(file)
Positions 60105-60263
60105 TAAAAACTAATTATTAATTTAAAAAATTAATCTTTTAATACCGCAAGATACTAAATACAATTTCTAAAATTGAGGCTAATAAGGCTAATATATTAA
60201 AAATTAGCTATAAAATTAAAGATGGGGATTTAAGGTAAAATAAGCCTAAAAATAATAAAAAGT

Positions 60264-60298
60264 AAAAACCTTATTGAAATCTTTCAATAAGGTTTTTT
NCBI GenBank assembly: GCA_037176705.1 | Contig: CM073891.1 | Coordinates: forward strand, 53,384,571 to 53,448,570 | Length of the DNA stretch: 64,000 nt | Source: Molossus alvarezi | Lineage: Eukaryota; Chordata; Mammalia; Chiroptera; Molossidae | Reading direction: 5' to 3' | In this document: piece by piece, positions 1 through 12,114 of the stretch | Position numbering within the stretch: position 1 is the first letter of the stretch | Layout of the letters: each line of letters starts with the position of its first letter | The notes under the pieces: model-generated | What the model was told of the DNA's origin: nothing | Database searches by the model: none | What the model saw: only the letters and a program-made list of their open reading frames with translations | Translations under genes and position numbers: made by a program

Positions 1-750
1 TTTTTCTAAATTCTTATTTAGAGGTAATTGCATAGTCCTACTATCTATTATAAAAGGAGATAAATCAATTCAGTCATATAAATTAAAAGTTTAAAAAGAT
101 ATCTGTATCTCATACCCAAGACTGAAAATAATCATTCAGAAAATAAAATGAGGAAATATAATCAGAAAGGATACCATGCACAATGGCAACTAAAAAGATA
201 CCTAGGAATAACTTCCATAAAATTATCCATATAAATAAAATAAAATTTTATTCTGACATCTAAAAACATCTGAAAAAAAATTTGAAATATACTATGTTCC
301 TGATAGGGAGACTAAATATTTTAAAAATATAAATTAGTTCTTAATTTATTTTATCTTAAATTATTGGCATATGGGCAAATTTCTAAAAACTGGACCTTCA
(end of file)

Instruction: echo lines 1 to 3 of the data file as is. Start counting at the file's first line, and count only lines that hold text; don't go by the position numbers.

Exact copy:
Positions 60105-60263
60105 TAAAAACTAATTATTAATTTAAAAAATTAATCTTTTAATACCGCAAGATACTAAATACAATTTCTAAAATTGAGGCTAATAAGGCTAATATATTAA
60201 AAATTAGCTATAAAATTAAAGATGGGGATTTAAGGTAAAATAAGCCTAAAAATAATAAAAAGT